A quick spin through Xiaomi’s headquarters in Beijing reveals a company that is equal parts Silicon Valley and China. Near one office wall, red paper lanterns hang in the shape of the company’s Mi logo, while elsewhere, a Google-inspired recreation area with pool tables invites a break from the workday.

In a nod to startup culture, Xiaomi adopted a stray dog developers found roaming the construction site of the company’s new headquarters. The mutt received a name that seems befitting of a company on such a rapid growth trajectory: Wang Cai, which loosely translates to Prosperous or Fortune.

The region’s tech scene has been perceived as producing copy-cat versions of Silicon Valley companies, with promising startups like daily deal site Meituan (which just raised $700 million from Alibaba and others) compared with its U.S. equivalent, Groupon. But evidence suggests that Chinese entrepreneurs are focusing on the needs of the local market. Hong Kong-based GoGo Van developed a mobile app for hailing a mover to transport bulky items that wouldn’t fit in the city’s fleet of cramped, aging taxis; Xiaomi introduced a “smart” air purifier which users can remotely control based on air pollution levels.

Which brings us to Beijing’s dirty little secret: One casualty of the city’s booming economy is air quality.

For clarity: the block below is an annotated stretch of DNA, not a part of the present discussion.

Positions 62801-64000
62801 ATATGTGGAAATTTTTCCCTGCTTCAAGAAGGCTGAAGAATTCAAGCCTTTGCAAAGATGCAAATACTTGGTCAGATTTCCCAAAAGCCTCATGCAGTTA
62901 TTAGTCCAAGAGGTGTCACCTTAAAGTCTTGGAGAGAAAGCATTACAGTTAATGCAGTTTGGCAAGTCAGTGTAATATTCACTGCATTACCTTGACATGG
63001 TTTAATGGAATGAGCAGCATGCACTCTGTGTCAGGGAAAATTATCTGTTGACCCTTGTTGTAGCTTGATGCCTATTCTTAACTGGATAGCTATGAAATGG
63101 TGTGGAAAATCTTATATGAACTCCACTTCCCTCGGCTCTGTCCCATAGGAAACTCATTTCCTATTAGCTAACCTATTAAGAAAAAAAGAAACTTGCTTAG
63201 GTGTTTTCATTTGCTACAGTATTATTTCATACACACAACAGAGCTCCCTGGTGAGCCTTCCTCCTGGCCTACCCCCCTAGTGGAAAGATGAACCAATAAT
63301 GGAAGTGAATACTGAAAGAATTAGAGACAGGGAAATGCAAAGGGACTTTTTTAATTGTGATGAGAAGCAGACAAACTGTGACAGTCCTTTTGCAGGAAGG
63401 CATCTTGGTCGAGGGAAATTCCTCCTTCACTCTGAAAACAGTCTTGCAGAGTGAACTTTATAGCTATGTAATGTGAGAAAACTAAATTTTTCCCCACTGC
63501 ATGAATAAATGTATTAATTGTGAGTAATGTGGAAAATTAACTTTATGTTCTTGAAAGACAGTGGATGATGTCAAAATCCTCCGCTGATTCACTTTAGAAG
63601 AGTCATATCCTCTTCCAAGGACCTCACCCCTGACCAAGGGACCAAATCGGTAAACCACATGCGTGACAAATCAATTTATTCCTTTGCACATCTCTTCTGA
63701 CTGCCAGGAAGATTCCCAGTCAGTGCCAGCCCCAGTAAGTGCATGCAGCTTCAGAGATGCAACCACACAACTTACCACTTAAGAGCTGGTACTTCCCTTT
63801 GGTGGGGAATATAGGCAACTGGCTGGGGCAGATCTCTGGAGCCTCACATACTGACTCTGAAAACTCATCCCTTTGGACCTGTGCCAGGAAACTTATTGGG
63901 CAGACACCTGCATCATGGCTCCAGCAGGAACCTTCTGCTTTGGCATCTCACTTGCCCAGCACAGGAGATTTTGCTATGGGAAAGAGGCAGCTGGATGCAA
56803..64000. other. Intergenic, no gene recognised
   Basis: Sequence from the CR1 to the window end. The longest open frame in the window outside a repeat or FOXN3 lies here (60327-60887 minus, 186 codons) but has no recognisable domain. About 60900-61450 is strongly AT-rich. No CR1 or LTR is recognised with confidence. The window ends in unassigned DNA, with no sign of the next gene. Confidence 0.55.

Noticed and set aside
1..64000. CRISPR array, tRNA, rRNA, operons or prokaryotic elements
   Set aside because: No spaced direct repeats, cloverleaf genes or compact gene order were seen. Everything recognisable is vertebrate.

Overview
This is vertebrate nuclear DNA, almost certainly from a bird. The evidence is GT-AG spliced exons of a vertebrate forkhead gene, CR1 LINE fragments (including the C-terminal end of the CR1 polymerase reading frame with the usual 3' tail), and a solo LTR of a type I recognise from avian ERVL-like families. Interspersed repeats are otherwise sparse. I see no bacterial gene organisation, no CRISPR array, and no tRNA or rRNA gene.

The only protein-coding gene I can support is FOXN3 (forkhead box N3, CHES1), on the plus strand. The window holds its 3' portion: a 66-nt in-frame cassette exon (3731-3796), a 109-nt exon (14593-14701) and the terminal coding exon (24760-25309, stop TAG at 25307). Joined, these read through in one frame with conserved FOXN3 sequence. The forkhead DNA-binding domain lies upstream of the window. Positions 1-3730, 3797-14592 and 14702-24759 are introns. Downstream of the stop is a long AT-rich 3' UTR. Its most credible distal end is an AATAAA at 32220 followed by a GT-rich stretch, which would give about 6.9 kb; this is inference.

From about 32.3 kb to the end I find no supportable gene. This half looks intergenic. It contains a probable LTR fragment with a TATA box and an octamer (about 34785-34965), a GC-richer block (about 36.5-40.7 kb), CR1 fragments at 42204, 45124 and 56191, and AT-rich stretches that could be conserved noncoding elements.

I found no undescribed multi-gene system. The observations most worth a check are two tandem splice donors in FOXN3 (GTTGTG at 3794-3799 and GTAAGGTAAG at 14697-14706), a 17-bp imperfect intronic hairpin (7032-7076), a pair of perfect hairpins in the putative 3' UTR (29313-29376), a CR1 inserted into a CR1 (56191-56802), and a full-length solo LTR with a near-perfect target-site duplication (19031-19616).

As a transplanted Angeleno, I’m accustomed to seeing smog hang in the air like a gray haze, though I’ve only experienced Los Angeles’ worst days vicariously, through photos and news accounts. There’s nothing nuanced about the levels of pollution in Beijing. It’s heavier than fog on a chilly October morning in coastal New England — except Beijing is land-locked, and this filthy claustrophobic mist rarely lifts.

Everywhere, people in the city walk around in surgical masks, like so many displaced hospital workers. It’s a practice that dates from the SARS epidemic of 2002, when Chinese citizens would wear masks to protect against the spread of the deadly respiratory disease. Now, masks represent a desperate attempt to filter out pollution — though their efficacy was the subject of some debate in the city.

A documentary film by CCTV reporter Chai Jing brought the issue to the forefront during our visit. The project, “Under the Dome,” tackles the issue of air pollution, the role of state-owned oil and gas companies and the government’s lax environmental laws. It garnered more than 100 million online views in the first 48 hours, and millions more, until censors ordered it taken down.

Censorship did not stop the conversations about the topic, which were still raging during our visit. Like the smog, it was unavoidable.

This article originally appeared on Recode.net.